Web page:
OSV: How many minutes of music are featured in the game? What tools did you use to create the music?

GRIN Sound Team: The soundtrack is approximately 90 minutes. In the future, we hope we can use the same set of tools for our music, but we found that since we had a very pressured time table it was better to stay within our favored environment. Cubase and Logic were the sequencers of choice and we used a lot of software synths and sample libraries like Reason, Sonnivox, Project Sam, EWQLSO, Vienna as well as loads of other plug-ins.

OSV: A game like Bionic Commando, having a lot of history and a reputation to uphold, makes it a fairly prominent title. How did you cope with the pressure of having to compose for a game with big expectations from fans of the original game?

GRIN Sound Team: To be honest, we were nervous… Being one of our all time favorite NES game scores, we really felt we had to bring out the very best in order to provide a score that would be well received by the fans as well as being worthy of comparison to the original score. In the end, we were quite happy with the result.

OSV: The two of you also worked on some other recently-released GRIN-developed games: Terminator Salvation (based on the new film) and Wanted: Weapons of Fate. How did you balance the work, composing for three games that would be released within the span of two months?

GRIN Sound Team: We’re still exhausted… (laughs)… Seriously, this was very tough. In the beginning we worked on one project at a time so we could focus. As development progressed on these games, we had to move quickly between all projects to make sure everything kept working and to polish the tracks we’d already made.

OSV: Of the three soundtracks (BC, WoF, TS), which was your favorite to work on, and which do you think is the best finished product? And please tell us why you felt the way you did.

GRIN Sound Team: That’s a tough one. We think all of them appealed to us in different ways. For Bionic Commando we could go over the top without any hesitations, it’s just that type of game. For Wanted we had the chance to work with a lot of the music from the movie, which was an honor since Danny Elfman is one of our favorite composers. Last but not least we had Terminator Salvation, do we need to say more?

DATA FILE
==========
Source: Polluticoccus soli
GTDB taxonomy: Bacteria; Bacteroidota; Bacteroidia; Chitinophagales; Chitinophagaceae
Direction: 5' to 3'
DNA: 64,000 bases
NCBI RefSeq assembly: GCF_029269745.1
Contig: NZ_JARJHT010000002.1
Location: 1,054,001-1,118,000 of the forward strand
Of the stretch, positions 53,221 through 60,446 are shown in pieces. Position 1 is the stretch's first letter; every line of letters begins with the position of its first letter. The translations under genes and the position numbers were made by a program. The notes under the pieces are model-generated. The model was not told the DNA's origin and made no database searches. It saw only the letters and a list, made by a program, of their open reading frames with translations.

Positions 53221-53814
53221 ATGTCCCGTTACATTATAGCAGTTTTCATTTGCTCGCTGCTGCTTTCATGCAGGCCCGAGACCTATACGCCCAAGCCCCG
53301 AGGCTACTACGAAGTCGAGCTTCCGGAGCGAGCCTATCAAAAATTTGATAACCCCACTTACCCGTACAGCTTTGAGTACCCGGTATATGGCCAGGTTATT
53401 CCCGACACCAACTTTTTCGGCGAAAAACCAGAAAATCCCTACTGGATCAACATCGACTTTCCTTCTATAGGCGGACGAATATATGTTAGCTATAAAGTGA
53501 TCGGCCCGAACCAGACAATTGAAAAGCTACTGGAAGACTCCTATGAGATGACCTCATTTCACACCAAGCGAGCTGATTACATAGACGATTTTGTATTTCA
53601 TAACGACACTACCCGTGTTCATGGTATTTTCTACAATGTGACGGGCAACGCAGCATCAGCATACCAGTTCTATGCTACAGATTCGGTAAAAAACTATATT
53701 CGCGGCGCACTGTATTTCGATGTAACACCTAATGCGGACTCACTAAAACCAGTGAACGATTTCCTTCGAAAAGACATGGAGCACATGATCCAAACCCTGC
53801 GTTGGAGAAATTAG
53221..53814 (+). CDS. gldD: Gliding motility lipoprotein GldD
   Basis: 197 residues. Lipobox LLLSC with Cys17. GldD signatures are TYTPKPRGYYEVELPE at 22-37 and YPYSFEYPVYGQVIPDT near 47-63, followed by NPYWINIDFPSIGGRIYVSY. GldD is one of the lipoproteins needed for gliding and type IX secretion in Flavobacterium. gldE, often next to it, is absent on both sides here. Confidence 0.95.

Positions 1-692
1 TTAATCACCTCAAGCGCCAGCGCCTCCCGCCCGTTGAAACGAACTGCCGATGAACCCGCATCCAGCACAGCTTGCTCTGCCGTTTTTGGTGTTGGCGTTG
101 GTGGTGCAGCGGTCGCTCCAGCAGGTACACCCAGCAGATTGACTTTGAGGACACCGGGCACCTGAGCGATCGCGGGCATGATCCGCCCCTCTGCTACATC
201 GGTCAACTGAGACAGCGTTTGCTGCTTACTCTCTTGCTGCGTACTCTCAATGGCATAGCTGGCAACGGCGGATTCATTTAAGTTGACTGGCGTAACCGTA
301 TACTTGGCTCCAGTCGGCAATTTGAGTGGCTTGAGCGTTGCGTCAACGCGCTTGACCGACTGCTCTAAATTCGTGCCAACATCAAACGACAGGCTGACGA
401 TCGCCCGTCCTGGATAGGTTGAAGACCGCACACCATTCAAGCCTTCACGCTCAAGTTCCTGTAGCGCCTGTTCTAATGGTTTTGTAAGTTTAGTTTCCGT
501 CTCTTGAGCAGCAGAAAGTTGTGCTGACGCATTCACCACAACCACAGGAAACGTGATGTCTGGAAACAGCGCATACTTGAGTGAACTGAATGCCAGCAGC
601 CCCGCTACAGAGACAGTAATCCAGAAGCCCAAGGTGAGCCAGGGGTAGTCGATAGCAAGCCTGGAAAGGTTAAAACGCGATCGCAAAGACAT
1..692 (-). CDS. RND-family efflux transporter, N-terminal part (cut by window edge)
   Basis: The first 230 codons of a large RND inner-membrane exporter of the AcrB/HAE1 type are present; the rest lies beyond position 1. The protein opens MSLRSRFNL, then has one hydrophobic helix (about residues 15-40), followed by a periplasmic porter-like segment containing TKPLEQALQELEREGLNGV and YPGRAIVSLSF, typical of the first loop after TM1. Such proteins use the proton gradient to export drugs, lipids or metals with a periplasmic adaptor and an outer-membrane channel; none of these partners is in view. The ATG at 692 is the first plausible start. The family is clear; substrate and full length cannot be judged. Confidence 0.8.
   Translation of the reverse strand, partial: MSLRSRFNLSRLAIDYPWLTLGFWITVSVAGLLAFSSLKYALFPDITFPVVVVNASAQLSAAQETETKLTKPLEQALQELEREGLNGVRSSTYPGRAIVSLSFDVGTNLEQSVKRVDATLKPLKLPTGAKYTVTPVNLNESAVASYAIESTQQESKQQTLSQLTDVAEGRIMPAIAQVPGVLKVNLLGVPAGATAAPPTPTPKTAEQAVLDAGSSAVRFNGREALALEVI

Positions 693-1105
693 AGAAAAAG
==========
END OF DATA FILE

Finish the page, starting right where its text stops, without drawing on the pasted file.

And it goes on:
OSV: For readers who haven’t heard the music from Bionic Commando yet, give them, in your own words, a description of the game’s audio. What musical styles/genres are represented? What can game music fans expect from the soundtrack?

GRIN Sound Team: We think this soundtrack differs a bit from what you normally hear in a game nowadays. The score represent a broad spectrum of genres, including glitchy ambient-electronica, epic orchestral Hollywood sound, beautiful smooth strings, rock, big beats and hybrids between orchestral and electronic. There are also fragments of the music from Rearmed, but blended within new arrangements, so the overall sound is still very organic. To achieve this, we also hired external musicians and recorded violins, cellos, percussion, vocals, guitars, flutes and even accordion, to make it more lively. And, yes, we played some of the instruments too.

OSV: Are you excited about the deal made between Capcom and Sumthing Else Music Works, which will allow for your Bionic Commando soundtrack to be published? Also, do you know yet whether the distribution will be digital only, or whether a CD version will be sold as well?

GRIN Sound Team: Yes, we’re very glad that the soundtrack is going to be released. It deserves it! Unfortunately, we don’t know if the distribution will be digital, CD or both.

OSV: Are you able to tell us at this time what you’ll be working on next?

GRIN Sound Team: Sorry, at the moment we can’t say anything about it…

OSV: Thank you again, good sirs, for answering our questions. Best of luck to you in the future!